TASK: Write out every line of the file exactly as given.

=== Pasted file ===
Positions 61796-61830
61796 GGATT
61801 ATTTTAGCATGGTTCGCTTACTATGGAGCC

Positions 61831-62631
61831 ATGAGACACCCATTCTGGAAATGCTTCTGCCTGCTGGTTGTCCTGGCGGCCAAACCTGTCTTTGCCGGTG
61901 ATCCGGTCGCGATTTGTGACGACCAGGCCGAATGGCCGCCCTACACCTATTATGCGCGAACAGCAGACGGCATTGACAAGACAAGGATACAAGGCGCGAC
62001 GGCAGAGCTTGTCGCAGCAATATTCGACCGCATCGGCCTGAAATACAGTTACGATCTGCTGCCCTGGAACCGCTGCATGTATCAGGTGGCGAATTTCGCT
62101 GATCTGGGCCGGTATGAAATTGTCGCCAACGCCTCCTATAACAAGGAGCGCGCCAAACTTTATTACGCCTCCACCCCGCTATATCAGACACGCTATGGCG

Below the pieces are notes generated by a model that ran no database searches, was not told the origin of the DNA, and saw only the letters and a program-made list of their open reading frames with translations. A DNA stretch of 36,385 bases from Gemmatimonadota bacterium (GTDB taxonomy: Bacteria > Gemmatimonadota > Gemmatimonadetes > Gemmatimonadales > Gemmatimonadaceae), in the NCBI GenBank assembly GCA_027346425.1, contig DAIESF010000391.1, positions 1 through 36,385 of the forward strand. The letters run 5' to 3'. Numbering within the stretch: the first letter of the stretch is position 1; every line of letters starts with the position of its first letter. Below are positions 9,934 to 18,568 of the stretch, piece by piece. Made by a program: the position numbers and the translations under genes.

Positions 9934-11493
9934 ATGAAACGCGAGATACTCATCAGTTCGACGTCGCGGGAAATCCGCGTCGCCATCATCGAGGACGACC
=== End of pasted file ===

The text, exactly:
Positions 61796-61830
61796 GGATT
61801 ATTTTAGCATGGTTCGCTTACTATGGAGCC

Positions 61831-62631
61831 ATGAGACACCCATTCTGGAAATGCTTCTGCCTGCTGGTTGTCCTGGCGGCCAAACCTGTCTTTGCCGGTG
61901 ATCCGGTCGCGATTTGTGACGACCAGGCCGAATGGCCGCCCTACACCTATTATGCGCGAACAGCAGACGGCATTGACAAGACAAGGATACAAGGCGCGAC
62001 GGCAGAGCTTGTCGCAGCAATATTCGACCGCATCGGCCTGAAATACAGTTACGATCTGCTGCCCTGGAACCGCTGCATGTATCAGGTGGCGAATTTCGCT
62101 GATCTGGGCCGGTATGAAATTGTCGCCAACGCCTCCTATAACAAGGAGCGCGCCAAACTTTATTACGCCTCCACCCCGCTATATCAGACACGCTATGGCG

Below the pieces are notes generated by a model that ran no database searches, was not told the origin of the DNA, and saw only the letters and a program-made list of their open reading frames with translations. A DNA stretch of 36,385 bases from Gemmatimonadota bacterium (GTDB taxonomy: Bacteria > Gemmatimonadota > Gemmatimonadetes > Gemmatimonadales > Gemmatimonadaceae), in the NCBI GenBank assembly GCA_027346425.1, contig DAIESF010000391.1, positions 1 through 36,385 of the forward strand. The letters run 5' to 3'. Numbering within the stretch: the first letter of the stretch is position 1; every line of letters starts with the position of its first letter. Below are positions 9,934 to 18,568 of the stretch, piece by piece. Made by a program: the position numbers and the translations under genes.

Positions 9934-11493
9934 ATGAAACGCGAGATACTCATCAGTTCGACGTCGCGGGAAATCCGCGTCGCCATCATCGAGGACGACC